Editor’s note: This review first was published Jan. 27, 2012.
‘The Grey’ a stunning, visceral experience
Liam Neeson is a beast. Whether he’s taking brutal, exacting revenge in “Taken” or struggling to regain his life in “Unknown,” Neeson is a lean and angry machine, compelling you to purchase a ticket to see his movies. Or else.
He continues this awesome streak with “The Grey,” a visceral stunner that will leave your jaw on the theater floor. (And no, it wasn’t because of Neeson’s savage right hook, though that doesn’t hurt.)
Breaking from the biopics for a breather, Neeson stars in “The Grey,” a stripped-down tale of elementary brutality in circumstances so stark, so desolate, you become lost in the white wash of the Alaskan snow. It’s blunt and unyielding, a perfect companion to its environment, a corner of the world best left to nature.
Ottaway (Neeson), a huntsman for a petroleum company, works in the Arctic oil fields sharpshooting wolves and other predatory creatures that might attack the other field workers. He’s a man of few words (and even less back story), and he fits in well with the lost souls surrounding him. We do know he once had a wife (shown in flashbacks, played by Anne Openshaw). We also know he’s far deeper, both emotionally and intelligently, than one would credit him.
The feelings he expresses, poignantly so while reading a letter to his wife (which serves as a voice-over narration), tantalizingly suggest a well of compassion in tandem with his ruthless survival instinct. He’s a beast, but Ottaway knows pain and love, which he exhibits time and time again.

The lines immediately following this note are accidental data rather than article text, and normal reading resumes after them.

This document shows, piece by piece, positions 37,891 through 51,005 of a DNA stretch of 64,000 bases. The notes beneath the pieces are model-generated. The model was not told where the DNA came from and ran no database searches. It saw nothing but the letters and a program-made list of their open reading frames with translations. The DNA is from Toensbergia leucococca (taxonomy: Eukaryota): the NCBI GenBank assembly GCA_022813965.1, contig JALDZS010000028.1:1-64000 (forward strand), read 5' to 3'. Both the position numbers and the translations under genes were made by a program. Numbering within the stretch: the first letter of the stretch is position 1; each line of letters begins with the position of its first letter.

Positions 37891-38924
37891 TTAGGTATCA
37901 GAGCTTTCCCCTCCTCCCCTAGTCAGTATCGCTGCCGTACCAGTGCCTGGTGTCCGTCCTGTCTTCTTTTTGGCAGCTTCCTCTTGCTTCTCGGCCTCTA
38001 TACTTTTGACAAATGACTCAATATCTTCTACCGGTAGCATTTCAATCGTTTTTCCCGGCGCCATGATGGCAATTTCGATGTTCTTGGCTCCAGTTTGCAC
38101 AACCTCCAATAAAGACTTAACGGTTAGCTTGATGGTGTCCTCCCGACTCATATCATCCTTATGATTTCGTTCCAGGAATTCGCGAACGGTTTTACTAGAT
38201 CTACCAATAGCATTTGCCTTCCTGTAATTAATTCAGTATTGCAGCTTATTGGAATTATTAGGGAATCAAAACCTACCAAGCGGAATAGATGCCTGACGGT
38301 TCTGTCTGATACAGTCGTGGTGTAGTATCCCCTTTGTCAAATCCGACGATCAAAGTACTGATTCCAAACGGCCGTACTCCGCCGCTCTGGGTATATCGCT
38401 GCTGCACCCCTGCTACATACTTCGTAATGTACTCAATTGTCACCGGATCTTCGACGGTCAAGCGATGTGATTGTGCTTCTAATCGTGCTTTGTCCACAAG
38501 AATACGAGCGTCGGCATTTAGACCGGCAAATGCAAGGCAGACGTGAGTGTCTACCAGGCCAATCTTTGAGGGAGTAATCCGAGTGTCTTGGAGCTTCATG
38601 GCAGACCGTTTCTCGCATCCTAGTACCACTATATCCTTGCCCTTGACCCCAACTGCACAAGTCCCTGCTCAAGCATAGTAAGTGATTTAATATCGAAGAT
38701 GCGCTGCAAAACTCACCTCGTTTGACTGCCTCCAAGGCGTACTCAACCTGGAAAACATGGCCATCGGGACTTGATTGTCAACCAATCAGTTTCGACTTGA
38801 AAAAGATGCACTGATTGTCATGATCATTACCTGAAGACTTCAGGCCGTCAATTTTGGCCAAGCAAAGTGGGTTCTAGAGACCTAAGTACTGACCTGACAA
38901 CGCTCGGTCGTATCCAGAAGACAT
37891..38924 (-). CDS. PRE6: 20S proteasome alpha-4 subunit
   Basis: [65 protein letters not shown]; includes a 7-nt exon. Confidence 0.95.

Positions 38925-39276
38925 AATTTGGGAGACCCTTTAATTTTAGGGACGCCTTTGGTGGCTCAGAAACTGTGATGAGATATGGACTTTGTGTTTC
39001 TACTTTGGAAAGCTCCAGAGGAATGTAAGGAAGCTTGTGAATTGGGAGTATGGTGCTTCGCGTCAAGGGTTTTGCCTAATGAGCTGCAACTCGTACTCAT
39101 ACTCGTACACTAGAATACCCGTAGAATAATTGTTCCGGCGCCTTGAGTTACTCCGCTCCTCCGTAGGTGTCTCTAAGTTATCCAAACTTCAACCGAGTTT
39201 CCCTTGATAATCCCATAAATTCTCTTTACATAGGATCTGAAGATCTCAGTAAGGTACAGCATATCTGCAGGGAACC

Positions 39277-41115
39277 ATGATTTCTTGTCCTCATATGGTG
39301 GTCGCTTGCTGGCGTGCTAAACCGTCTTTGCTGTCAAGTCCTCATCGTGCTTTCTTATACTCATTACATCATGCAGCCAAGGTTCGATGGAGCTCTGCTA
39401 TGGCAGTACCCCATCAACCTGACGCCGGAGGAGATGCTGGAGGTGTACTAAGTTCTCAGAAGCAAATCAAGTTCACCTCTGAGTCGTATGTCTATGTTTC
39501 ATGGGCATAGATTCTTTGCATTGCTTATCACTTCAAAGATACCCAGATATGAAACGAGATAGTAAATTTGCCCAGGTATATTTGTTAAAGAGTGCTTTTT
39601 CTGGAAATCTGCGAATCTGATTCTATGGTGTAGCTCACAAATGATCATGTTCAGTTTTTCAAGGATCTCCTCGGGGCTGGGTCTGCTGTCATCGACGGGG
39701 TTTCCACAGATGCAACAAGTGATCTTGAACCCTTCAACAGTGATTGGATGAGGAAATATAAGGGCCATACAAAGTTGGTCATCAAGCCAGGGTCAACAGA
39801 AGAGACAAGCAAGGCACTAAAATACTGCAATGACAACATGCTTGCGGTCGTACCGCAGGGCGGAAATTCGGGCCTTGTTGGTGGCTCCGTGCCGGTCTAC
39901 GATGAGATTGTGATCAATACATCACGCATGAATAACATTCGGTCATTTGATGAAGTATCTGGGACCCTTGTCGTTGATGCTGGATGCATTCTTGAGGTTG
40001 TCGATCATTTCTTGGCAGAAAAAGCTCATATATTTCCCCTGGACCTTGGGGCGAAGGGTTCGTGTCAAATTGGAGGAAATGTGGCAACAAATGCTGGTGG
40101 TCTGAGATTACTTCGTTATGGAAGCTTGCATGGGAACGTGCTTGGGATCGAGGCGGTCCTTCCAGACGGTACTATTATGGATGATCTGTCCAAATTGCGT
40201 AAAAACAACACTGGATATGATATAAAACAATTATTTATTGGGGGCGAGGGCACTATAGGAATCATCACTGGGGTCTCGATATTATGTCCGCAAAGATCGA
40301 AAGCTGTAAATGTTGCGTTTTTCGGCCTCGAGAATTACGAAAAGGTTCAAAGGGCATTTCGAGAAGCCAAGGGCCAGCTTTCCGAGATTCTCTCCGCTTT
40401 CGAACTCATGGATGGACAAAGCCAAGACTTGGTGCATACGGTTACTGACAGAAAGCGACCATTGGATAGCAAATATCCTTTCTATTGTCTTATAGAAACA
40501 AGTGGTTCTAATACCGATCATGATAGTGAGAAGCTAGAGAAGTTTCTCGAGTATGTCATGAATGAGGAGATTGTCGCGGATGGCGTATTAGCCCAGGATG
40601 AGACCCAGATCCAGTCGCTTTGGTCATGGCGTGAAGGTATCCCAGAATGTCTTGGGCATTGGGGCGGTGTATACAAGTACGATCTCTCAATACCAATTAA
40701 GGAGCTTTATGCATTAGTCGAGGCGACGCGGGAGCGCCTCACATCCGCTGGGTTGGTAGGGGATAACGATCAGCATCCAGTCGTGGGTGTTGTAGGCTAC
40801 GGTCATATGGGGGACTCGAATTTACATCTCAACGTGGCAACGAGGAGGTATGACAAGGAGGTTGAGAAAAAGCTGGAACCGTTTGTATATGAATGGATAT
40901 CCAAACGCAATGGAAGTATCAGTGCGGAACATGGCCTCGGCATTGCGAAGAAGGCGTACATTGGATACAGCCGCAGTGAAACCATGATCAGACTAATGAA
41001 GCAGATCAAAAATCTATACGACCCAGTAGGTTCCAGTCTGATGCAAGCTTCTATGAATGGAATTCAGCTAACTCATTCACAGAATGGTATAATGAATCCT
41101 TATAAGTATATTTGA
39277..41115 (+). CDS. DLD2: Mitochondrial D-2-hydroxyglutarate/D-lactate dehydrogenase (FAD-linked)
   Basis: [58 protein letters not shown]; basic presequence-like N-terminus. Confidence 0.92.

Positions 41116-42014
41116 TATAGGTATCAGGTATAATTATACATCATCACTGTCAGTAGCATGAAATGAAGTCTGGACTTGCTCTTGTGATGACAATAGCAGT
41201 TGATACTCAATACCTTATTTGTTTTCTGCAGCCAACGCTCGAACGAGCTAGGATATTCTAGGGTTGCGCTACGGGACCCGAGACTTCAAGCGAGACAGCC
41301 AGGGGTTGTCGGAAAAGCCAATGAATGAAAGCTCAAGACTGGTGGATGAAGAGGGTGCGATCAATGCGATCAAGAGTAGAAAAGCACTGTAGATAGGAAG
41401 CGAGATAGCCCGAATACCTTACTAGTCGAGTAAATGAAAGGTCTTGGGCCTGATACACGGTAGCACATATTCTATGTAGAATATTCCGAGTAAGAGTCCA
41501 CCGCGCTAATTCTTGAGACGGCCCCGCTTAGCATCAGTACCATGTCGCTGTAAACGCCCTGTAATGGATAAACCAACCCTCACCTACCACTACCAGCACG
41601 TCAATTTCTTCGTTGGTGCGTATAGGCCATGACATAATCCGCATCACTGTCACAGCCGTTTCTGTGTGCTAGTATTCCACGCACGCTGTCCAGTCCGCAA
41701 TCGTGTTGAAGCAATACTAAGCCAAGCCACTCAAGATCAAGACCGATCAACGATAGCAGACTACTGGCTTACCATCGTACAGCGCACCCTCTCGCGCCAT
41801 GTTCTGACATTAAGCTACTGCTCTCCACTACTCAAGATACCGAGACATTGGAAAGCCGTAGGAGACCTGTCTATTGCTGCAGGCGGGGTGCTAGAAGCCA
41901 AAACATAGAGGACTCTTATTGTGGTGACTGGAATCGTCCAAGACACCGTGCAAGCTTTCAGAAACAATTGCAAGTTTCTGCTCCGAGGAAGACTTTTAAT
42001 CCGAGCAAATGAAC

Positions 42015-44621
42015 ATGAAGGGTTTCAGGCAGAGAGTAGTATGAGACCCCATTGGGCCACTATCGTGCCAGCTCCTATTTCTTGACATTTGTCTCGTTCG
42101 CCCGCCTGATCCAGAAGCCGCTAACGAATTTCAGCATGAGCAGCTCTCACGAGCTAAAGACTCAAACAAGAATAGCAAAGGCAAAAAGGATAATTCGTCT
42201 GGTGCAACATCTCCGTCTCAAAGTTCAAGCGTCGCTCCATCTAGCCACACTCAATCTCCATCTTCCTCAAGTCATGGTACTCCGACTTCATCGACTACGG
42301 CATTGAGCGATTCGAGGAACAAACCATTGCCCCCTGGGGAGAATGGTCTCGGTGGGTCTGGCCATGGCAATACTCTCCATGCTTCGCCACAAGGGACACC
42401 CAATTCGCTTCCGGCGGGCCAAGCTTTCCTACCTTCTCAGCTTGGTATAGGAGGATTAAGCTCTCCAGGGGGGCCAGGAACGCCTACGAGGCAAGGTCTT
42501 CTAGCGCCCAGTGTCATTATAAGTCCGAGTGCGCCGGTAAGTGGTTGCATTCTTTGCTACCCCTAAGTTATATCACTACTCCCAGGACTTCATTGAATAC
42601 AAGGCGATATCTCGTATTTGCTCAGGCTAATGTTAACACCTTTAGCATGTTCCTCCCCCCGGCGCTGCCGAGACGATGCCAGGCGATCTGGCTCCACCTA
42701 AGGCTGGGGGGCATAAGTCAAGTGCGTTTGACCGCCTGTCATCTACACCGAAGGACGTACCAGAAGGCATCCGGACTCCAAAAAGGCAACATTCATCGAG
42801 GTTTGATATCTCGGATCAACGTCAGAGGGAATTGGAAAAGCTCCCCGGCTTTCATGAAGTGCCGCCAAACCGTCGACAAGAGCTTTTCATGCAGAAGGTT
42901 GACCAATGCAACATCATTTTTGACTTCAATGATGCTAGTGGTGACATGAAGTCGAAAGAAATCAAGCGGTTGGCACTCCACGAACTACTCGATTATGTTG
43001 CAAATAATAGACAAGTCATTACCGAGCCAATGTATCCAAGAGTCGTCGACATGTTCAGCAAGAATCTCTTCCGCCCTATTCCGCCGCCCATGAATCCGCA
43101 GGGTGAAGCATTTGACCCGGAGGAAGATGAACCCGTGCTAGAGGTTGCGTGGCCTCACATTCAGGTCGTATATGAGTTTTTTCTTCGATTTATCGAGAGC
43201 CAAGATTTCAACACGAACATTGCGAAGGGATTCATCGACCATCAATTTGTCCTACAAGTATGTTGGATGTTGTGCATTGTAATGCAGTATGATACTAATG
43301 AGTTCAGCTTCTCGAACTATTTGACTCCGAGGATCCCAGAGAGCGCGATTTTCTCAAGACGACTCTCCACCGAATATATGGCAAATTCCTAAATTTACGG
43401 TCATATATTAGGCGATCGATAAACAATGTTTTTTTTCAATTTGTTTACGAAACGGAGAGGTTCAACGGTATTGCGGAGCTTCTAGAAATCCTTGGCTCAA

All of this comes as a surprise, considering director Joe Carnahan’s previous endeavors, especially “Smokin’ Aces” and “The A-Team.” Both extolled sadistic violence in a machismo-esque manner, rebelling against some unseen societal custom. (Which may be true, as most societies frown upon mass murder.) It’s bluster and pseudo-manhood at its worse.
“The Grey,” thankfully, takes a completely different tack. It drops the violence-for-violence’s-sake mentality, and instead seeks a grim idea of masculinity in the face of overwhelming odds.
Ottaway and a group of oil field workers survive a plane crash that leaves them in the midst of the Arctic tundra. The survivors, all men, all posses individual characteristics so well done they bypass caricature altogether and fall right into believability. You may see what one man’s disposition will lead to, but it feels natural rather than preordained.
Unsurprisingly, given the locale, some live, some die. To tell the methods would ruin the suspense. The group — Burke (Nonso Anozie), Henrick (Dallas Roberts), Talget (Dermot Mulroney) and Diaz (Frank Grillo) — is excellently portrayed by the actors.
The men, pursued by wolves, soon take on the same animal mentality. They hunt, protect each other and claim dominance. The descent into more base instincts may seem unnatural, but that’s only because it’s so hard to imagine ever being in such a situation where humans lack control. This is nature at its best: Unforgiving, it’s at turns lethal and life-saving. The group, always in primal danger, fights the environment, the wolves and even fate itself in an effort to survive. The results, both in-movie and cinematically, are breathtaking.
In short, “The Grey” is captivating. It’s a thriller with a touch of film noir, action and horror. And hell, there’s a bit of a love story in there. It’s a collage of real-life dynamics, even with the implausibilities. It’s so electrifying in its brutal display of mortality, you can’t help but feel alive.
Five stark stars out of five, and a critic’s pick.
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